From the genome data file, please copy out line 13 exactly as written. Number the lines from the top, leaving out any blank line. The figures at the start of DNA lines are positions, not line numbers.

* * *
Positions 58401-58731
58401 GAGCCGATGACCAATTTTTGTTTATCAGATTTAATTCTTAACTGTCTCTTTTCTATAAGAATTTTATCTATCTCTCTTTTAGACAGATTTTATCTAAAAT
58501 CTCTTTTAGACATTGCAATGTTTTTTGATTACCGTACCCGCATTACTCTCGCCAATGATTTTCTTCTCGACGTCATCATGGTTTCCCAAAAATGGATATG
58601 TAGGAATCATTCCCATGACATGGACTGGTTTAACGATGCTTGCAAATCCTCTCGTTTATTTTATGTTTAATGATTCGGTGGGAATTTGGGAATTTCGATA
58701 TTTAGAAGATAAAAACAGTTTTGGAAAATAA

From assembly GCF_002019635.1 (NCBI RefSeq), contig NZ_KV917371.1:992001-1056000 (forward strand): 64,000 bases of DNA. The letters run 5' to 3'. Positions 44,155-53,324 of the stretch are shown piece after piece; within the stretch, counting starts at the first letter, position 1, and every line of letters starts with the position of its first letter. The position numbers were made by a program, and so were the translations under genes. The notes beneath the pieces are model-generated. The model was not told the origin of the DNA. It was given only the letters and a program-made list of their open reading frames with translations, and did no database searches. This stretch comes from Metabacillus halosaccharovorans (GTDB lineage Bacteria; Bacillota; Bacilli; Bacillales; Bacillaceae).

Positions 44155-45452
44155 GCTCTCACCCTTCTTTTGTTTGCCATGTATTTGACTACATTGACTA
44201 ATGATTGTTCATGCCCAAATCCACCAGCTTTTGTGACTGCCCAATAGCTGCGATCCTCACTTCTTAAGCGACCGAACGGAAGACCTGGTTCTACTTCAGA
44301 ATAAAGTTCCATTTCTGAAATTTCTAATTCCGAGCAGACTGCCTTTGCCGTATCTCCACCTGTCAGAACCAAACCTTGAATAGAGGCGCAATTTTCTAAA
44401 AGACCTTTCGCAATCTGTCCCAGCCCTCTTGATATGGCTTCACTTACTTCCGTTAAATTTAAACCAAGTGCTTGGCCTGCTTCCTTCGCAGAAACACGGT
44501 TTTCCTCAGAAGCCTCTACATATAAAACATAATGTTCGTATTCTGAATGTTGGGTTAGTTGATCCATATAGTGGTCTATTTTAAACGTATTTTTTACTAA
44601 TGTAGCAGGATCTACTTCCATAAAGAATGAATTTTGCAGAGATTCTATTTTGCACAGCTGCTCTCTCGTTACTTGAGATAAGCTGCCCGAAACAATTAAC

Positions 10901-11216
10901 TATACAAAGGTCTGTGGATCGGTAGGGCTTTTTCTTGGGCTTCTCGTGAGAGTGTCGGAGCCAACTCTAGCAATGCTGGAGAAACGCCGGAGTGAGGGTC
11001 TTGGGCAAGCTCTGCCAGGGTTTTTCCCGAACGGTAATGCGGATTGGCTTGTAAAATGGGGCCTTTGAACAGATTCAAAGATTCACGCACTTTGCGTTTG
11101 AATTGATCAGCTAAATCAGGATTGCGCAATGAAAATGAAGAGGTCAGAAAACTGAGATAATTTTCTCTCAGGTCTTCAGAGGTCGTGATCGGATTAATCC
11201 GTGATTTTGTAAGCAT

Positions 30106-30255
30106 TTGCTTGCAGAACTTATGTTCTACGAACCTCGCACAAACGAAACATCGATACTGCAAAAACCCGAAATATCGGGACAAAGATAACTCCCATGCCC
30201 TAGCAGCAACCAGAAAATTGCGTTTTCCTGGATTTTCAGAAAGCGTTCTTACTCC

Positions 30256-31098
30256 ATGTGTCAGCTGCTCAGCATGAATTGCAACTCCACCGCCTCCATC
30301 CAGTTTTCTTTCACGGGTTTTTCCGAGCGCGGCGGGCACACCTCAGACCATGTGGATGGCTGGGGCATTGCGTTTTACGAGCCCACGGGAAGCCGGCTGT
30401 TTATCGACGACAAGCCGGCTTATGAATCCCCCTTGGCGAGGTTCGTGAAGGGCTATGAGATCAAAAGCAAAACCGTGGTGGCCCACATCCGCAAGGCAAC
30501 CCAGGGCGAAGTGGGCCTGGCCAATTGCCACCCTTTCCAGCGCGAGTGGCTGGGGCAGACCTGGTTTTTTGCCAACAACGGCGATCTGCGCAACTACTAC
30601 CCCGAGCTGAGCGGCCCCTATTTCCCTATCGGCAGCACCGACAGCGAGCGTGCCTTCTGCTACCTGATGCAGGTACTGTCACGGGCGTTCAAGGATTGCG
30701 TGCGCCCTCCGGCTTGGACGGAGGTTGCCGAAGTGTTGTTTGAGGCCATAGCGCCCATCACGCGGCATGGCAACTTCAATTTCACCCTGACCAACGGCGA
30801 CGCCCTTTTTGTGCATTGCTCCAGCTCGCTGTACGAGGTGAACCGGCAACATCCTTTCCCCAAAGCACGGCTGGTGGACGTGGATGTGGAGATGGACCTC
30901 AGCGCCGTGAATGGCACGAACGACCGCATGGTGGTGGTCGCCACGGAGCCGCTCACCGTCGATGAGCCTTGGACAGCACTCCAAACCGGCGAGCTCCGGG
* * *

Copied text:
44601 TGTAGCAGGATCTACTTCCATAAAGAATGAATTTTGCAGAGATTCTATTTTGCACAGCTGCTCTCTCGTTACTTGAGATAAGCTGCCCGAAACAATTAAC